DEXTER, THOMAS:   is a native of Norfolk, England, where he was born November 16, 1829. Mr. Dexter was only seventeen years of age when he decided to try his fortunes in America, where two of his brothers had gone ten years previously. He accordingly made the journey in the primitive maner of the times, and eventually reached Orleans county.  New York, in 1847, where his brothers had located. Thomas Dexter's father was GOLDEN DEXTER and his mother was SARAH GOOSE, both natives of England, where they were married, passed their entire lives and where they died. They were the parents of six children, as follows: ROBERT died in Orleans county, New York. JOHN died in Whitewater, Wisconsin. JAMES died in England. PHYLLIS DEXTER MYHILL is still
living and a resident of Orleans county, New York. MARY DEXTER BARGEWELL still lives in England. All of the members of the Dexter family have lived to be over seventy years of age, they being noted for their logevity, and all have been industrious people.  Our subject, THOMAS DEXTER, began labor as soon as he was located in Orleans county, New York, principally upon the farm. His first summer's work resulted in his saving forty dollars, and the second summer saw sixty dollars additional saved. With this capital of one hundred dollars the young man, to quote his present words, thought he was fully the equal of John Jacob Astor or any of the then wealthy men of the country, and he at once placed the sum where it would be safe, and where it would bring him good interest. It will thus be seen that early in life he was filled with frugal and saving ideas and that it was his intention to accumulate property. After a few years spent in the state of New York, where he labored assiduously and saved his earnings, he decided to join the tide of emigration which had been flowing from the Empire state to Michigan
for nearly a score of years, and he accordingly made the trip here, arriving in Detroit in 1852. Three years previously Mr. Dexter had gone as far west as Whitewater, Wisconsin, Where he stayed only a short time, afterwards returning to his former home in New York. Our subject found his way to Branch county and Butler in 1852. Here, during the first few years of his stay, he worked by the month and continued his practice of saving, and he soon had sufficient funds with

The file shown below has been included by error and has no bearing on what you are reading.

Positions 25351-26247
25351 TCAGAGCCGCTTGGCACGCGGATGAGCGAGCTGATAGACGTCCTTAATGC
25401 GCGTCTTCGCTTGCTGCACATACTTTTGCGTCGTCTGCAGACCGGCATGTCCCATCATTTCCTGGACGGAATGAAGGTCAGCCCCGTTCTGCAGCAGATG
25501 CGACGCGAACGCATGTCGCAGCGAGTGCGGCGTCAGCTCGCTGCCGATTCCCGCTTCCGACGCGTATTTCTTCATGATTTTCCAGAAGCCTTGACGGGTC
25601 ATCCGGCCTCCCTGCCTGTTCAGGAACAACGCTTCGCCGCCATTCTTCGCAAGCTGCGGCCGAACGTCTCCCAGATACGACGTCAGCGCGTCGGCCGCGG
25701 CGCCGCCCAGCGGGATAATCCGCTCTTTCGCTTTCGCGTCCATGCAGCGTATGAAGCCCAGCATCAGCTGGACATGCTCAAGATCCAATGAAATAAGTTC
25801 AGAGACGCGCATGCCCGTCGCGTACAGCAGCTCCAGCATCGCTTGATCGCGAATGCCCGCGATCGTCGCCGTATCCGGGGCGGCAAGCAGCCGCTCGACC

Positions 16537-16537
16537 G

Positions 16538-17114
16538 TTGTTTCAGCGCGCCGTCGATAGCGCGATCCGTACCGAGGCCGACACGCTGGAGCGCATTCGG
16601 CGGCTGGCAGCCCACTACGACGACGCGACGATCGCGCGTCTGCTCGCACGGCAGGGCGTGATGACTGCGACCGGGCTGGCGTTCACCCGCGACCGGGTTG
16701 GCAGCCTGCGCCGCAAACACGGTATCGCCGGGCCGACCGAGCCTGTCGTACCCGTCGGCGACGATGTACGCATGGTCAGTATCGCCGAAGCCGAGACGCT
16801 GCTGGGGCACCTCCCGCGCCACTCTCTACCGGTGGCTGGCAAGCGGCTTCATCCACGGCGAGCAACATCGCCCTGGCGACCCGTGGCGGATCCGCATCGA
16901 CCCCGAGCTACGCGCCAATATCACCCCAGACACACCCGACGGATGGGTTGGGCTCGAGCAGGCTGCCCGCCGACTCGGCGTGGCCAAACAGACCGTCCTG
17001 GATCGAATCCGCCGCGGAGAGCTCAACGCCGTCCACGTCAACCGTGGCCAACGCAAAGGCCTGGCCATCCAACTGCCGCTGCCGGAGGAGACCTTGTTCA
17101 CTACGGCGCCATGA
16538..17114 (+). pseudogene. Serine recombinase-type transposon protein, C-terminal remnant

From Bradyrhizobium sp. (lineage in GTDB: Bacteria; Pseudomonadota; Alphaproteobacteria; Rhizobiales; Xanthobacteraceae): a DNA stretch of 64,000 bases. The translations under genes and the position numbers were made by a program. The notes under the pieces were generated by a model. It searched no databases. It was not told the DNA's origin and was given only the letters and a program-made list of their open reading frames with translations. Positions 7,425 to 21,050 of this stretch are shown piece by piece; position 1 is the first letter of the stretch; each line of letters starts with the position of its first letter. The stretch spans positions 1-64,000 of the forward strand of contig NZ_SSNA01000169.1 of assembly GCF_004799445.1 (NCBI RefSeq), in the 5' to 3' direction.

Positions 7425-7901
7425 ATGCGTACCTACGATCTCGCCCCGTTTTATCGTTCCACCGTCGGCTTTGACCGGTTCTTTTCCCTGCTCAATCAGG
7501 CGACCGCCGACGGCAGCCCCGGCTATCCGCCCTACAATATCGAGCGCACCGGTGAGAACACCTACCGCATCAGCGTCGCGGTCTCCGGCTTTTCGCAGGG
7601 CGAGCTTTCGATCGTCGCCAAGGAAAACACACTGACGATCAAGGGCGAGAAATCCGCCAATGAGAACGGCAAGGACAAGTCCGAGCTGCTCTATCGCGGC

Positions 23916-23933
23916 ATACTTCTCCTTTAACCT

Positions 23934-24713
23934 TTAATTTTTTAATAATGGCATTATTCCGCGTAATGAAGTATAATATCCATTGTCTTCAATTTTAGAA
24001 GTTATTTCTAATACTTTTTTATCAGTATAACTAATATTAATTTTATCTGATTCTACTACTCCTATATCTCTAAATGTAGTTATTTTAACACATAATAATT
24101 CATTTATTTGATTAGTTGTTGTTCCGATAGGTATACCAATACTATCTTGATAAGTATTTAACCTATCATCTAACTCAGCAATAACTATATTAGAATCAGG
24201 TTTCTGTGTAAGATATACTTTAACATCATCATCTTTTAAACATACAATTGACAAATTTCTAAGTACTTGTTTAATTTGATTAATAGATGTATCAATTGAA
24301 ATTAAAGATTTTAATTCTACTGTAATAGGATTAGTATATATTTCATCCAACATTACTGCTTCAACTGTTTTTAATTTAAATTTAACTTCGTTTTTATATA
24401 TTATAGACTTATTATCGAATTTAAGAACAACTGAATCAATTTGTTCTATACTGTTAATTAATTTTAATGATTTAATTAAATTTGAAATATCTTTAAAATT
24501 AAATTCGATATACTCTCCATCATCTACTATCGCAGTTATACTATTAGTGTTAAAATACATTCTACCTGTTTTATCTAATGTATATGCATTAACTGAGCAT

which to purchase land on section two, which he has since added to, owning at one time one hundred and twenty acres thereon. This farm was almost wholly uncleared when purchased by Mr Dexter, and with his own hands he has made all of the many improvements since. The farm is a fine one, with good buildings and equipped with all of the machinery necessary for its successful operation. Mr. Dexter was married in 1863 to MELISSA McCONE, a native of   Livingston county, New York, she being the daughter of ISAAC McCONE. They were married in Butler and five children were born to them, as follows: A son FAY died in 1898 at the age of twenty-three years.  SARAH DEXTER married FRED EASTON. They have four children, NELETA, PEARL, THOMAS and LULA, and their home is in Homer. GOLDEN V. DEXTER married EVA MOORE and he lives in Butler. MARY DEXTER married CLAUDE HINKLEY and their home is in Girard. They have three children:  FLOYD, RUEL and MILDRED. CLARK DEXTER married ALTA CURTIS, and they have one daughter, Le MOYNE. Their home is in Butler, adjoining Mr. Dexter's farm. Mrs. Dexter passed away in June, 1898. Mr. Dexter possesses and interesting fund of reminiscence concerning the early history of this portion of the township of Butler, and the many changes which have taken place here. When he first came to this place the houses and settlers were few and far between, there were but few school houses, no church buildings, while the nearest postoffice was at Homer, in Calhoun county. Of the men who were living here then only two remain, Mr. Dexter and Phillip Haight, a neighbor, mention of whom is to found elsewhere in this volume. Those early days were filled with hard labor and few if any luxuries, but neverthe- less a great deal of solid enjoyment was extracted from life. Mr. Dexter has all his life until within a few years been a hard-working man, and he has prospered financially, his farm being one of the best in this section, and where he has a most comfortable home. He has now retired from active operation of his place, and he is passing his declining days in the section which has been the scene of his life's labors. Mr. Dexter has been a Democrat all his life, and although not an office seeker has served his district upon several occasions as an officer. He is a man who commands the respect and esteem of his fellow townsmen, all of whom hope he has many of usefulness before him.  (Source:  A TWENTIETH CENTURY HISTORY AND BIOGRAPHICAL RECORD OF BRANCH COUNTY, MICHIGAN. by Rev. Henry P. Collin, M.A. author and editor published by The Lewis Publishing Co. New York. Chicago 1906 pages 799-801)